Maybe that’s not the case for you. But still. Maybe you say the killing of animals is fine because in nature animals kill each other too (as if we are as limited in our choices as other animals are).
Maybe you say that we have always eaten animals (as if that is a moral argument).
Maybe you would suggest that animals can be killed because they have no idea of their own identity or their future (as if all people have that).
Maybe you argue that many people would lose their job if we massively stopped eating meat (as if the economy always has to have the final word).
Maybe you believe that our first concern should go be with human suffering (as if not eating meat would take away part of your attention or compassion for people).
Maybe you only eat “humane meat” (as if such a thing exists).
Maybe you say that nobody should tell you what to eat (as if in this you are not influenced by your parents, your culture, your housemates, advertisements, or the offer and discounts in your supermarket).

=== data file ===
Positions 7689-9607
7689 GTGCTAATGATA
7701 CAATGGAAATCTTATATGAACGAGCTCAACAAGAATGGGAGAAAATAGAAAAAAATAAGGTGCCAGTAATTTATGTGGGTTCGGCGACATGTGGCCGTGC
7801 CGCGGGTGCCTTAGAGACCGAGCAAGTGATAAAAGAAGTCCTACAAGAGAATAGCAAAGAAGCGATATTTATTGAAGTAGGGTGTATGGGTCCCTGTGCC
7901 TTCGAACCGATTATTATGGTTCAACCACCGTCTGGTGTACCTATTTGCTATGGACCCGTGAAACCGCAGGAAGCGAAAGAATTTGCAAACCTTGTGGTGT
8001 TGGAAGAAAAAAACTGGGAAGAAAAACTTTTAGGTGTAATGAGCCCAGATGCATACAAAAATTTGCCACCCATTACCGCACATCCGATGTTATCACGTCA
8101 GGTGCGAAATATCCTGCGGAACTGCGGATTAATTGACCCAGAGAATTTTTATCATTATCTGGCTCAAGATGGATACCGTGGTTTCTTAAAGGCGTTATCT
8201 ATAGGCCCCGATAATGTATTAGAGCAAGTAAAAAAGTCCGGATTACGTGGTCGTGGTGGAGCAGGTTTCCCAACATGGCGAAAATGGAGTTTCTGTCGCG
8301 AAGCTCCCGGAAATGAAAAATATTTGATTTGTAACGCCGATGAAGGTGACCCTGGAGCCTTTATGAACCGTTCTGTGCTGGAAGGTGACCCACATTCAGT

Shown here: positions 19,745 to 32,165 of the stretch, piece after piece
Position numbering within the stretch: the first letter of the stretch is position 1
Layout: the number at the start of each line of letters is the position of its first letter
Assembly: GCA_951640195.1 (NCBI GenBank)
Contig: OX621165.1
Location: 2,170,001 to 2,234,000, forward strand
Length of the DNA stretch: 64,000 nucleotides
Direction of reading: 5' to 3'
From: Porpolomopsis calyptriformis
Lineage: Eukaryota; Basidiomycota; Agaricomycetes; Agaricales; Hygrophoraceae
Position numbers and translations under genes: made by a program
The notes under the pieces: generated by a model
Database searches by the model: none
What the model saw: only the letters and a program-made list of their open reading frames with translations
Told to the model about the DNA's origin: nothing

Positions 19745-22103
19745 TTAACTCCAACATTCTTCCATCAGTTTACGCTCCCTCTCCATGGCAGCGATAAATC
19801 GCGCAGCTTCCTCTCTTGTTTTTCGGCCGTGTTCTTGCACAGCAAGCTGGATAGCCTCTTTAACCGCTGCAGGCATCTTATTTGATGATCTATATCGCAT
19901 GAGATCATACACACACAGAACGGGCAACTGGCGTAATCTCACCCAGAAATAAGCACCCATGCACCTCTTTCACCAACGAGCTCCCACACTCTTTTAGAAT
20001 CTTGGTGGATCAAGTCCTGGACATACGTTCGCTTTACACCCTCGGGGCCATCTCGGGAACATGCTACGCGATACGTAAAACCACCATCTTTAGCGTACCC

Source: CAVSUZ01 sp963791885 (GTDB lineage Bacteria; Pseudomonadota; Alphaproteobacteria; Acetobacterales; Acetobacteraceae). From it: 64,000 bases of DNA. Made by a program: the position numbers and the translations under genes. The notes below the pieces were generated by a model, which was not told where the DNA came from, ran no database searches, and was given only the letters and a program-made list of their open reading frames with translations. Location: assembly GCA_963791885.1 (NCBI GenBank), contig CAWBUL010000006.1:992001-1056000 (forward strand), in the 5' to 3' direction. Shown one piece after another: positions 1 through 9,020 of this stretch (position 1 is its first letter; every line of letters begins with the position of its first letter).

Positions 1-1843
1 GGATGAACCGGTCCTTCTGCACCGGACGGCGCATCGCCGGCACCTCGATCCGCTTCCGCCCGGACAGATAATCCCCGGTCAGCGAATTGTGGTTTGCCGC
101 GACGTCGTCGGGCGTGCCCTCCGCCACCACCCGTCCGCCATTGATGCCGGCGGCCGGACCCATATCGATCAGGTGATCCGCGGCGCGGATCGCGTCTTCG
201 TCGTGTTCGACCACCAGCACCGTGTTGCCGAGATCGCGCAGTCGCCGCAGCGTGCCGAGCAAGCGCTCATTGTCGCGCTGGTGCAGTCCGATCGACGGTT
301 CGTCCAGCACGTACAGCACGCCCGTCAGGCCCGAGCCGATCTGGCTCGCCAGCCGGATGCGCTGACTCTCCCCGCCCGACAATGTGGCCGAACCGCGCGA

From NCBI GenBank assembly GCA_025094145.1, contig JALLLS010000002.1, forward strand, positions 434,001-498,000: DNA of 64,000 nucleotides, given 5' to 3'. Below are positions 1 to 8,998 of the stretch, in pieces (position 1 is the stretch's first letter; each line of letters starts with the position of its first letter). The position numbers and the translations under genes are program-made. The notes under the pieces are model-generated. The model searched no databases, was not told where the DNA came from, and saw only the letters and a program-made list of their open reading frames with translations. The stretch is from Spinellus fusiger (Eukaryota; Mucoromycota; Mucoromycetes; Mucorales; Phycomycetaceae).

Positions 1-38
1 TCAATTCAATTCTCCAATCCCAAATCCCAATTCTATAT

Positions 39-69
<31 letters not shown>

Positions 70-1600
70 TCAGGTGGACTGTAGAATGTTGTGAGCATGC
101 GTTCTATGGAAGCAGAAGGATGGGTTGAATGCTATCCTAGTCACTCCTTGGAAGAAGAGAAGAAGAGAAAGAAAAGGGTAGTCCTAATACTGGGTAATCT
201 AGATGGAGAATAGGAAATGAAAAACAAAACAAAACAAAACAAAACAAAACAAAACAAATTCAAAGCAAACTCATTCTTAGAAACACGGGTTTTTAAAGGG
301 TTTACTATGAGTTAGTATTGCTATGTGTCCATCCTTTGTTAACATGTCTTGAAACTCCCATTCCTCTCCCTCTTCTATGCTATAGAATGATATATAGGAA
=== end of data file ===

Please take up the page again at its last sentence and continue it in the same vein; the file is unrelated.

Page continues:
During the first half of my life, I loved to eat meat, and ate lots of it. From experience I know that quitting meat is not easy for most people – especially men. But I do believe that as a society we are moving in that direction. Our ethics evolve. Yesterday we did things that we don’t approve of today. Today we maintain practises that will be frowned upon tomorrow. This is the way it will go with killing animals for food. Till the day comes when psychologists and sociologists will try to explain in long papers how we could ever do to animals what we are doing today, for gustatory pleasure. They will wonder how it was possible at all that decent people, who sought to improve the world, who had the cognitive and moral apparatus to choose and to do the good – and who often did that – could just ignore who was on their dinner plate, and how he or she got there.